Parenting: Frequently Asked Questions

Welcome to the parenting frequently asked questions. Post your question and we will write the answer. Get your questions answered by someone who has already experienced it.

How long after birth can you have sex?

Whether you gave birth vaginally or had a Caesarean section. Professionals recommend that you wait around 4-6 weeks postnatally. This is because it gives you time to heal and the bleeding will settle down or stop by 6 weeks. Please remember to use protection, as you have the highest chance of getting pregnant this early on. You are the most fertile. You can, however, have sex when you feel comfortable enough, but don’t rush anything.

Does breastfeeding hurt?

Breastfeeding is obviously a new sensation to your breast. Your body has gone through childbirth and now your breasts have filled up with momma milk! If your baby has a good latch on your nipple the feeding process shouldn’t hurt, but as you will be feeding regularly your breasts will produce more milk and the baby will be more hungry when they go through cluster feeds.

Your nipples may get sore and crack but there are some great creams out on the market! I used the Lanolin nipple care cream by Lansinoh. Remember to take it slow if the baby gets stressed have someone take them away as the scent of your breast milk will be overwhelming and can be a very emotional time for you and your precious little one.

Am I ready to have another baby?

The big question all parents have to think hard and long about. If you feel ready, you are fully healed from your birth, and your mental state is good. Money is another factor to think of when planning your next baby as another baby is lovely but they do come at a cost. Think to yourself, will your child cope with your attention being diverted to another baby? Is your relationship stable enough, housing situation? Don’t just go for it, truly think as they aren’t babies for long and they grow up so fast!

How to keep my child entertained on the airplane?

Firstly, book them a seat that will be next to or very near the window so they can see the takeoff, landing, and the flight in general. Bring coloring books with plenty of pens and pencils (use up that hand luggage allowance!) If you are leaving in the late evening or night time they will likely sleep through the flight to make it a little easier.

Download your child’s favorite film using an app like Netflix beforehand, this will keep them close to comfort and keep them entertained for a good hour or two. Bring plenty of snacks and order in-flight meals if your going long haul! -Bring a few toys to let their imagination run wild! To finish, just enjoy it! You’re not flying forever it’s an experience like no other. Have fun and don’t stress, your children will love it! If they don’t dive into your bag of goodies.

Do I need folic acid during pregnancy?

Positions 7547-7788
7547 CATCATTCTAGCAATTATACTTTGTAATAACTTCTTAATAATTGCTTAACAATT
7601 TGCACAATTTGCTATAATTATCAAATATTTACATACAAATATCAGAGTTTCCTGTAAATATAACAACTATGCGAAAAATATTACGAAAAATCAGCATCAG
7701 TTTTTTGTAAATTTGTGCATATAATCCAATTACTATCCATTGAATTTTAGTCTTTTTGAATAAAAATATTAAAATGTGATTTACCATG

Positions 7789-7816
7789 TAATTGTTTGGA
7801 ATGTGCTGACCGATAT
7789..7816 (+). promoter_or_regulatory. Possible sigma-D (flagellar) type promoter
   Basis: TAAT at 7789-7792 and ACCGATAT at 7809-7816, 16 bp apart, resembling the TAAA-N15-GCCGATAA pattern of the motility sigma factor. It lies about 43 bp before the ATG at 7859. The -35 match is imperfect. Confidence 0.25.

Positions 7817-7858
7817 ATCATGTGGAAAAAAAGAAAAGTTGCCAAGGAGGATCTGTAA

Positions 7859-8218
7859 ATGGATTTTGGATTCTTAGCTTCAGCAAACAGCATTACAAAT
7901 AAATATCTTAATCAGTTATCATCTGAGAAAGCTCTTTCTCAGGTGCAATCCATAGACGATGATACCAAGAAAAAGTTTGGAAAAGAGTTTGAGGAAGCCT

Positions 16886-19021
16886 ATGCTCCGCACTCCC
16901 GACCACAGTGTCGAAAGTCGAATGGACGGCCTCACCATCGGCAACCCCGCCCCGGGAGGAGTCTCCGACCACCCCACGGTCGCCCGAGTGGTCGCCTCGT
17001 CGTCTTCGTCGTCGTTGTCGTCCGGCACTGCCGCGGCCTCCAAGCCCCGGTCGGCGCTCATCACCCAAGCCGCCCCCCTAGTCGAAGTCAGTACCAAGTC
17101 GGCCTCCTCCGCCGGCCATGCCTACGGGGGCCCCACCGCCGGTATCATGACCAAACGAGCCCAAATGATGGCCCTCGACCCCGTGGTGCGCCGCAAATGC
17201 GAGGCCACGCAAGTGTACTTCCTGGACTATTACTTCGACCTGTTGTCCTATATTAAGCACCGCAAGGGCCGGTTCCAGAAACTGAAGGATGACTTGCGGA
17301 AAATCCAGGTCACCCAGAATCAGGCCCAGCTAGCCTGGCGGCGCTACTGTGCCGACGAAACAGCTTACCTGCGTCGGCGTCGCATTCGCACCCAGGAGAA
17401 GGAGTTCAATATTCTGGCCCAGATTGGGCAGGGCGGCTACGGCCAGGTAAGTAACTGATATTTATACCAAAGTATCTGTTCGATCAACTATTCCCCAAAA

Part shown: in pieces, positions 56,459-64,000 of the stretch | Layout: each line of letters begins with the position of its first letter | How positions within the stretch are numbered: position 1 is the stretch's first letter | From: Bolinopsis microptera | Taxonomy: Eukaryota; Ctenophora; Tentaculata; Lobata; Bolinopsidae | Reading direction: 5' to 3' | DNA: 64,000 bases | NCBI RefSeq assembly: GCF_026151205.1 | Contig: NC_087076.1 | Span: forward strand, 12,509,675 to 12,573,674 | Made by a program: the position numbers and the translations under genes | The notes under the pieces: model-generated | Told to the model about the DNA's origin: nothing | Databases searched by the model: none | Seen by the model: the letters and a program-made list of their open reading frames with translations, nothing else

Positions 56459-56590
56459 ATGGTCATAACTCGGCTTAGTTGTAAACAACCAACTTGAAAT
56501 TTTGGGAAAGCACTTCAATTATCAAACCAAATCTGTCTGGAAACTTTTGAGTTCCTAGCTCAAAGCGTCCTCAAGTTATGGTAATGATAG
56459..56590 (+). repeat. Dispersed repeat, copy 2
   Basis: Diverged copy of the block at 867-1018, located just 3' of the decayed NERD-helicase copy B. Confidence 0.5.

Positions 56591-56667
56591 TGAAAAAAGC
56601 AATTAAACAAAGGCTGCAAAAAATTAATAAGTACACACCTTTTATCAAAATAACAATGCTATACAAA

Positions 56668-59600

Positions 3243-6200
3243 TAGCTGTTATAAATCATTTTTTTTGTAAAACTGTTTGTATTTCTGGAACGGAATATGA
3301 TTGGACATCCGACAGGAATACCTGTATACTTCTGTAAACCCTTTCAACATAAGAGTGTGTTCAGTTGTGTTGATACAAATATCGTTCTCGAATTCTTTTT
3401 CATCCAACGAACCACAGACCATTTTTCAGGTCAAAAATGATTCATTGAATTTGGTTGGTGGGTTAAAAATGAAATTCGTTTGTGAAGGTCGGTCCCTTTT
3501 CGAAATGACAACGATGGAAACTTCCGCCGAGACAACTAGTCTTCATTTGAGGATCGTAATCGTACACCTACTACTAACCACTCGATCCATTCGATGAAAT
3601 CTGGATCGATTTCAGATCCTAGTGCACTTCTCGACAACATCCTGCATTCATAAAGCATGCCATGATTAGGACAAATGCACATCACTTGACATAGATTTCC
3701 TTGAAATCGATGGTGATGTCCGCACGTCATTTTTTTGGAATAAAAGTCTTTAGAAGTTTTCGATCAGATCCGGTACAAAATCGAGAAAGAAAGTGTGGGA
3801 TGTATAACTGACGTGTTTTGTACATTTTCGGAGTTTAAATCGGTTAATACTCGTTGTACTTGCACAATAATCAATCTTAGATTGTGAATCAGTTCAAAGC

Due to its requirement for the production of cells in your body. The need for folic acid is crucial when it comes to having a baby. Folic acid helps with the development of a healthy fetus. It can significantly reduce the risk of any neural tube defects. Whilst it is very important. You should always pre-consult your doctor before administration during pregnancy. They will inform you if you should take supplements.

As well as point you in the right direction in terms of which ones you should use. If you have any form of kidney disease, have an infection, former alcohol problems or are anemic, you should always be wary of taking folic acid. For the best outcome, consult your doctor for their professional verdict. They can then direct you on what supplements you should take.

What is a trimester?

The word trimester can be used to refer to an academic term but in pregnancy, there are three main trimesters. These are the first trimester which is when a woman is between 1 week and 12 weeks pregnant. The second trimester is between week 13 to week 26 and is referred to as the golden period simply because most of the unpleasant pregnancy symptoms disappear. The third and final trimester is from week 27 to the end of the pregnancy.

What is sleep training?

Sleep training is a modern term that means the same as self soothe. It is a method used by parents to let the baby cry without comforting them. Whilst this may seem harsh, it is a proven method that works well in helping your little ones to help themselves.

Can you get pregnant on your period?

Whilst it’s not very likely, it is in fact possible to get pregnant whilst on your period. If you have had intercourse without the use of any contraception then you can get pregnant at any time during your menstrual cycle.

When do babies smile?

Every baby is different and will smile at a different age. However, the most common for your baby to do a real smile will happen around 6 weeks. Any earlier and it is likely that it is just wind.

Will my baby’s facial swelling go?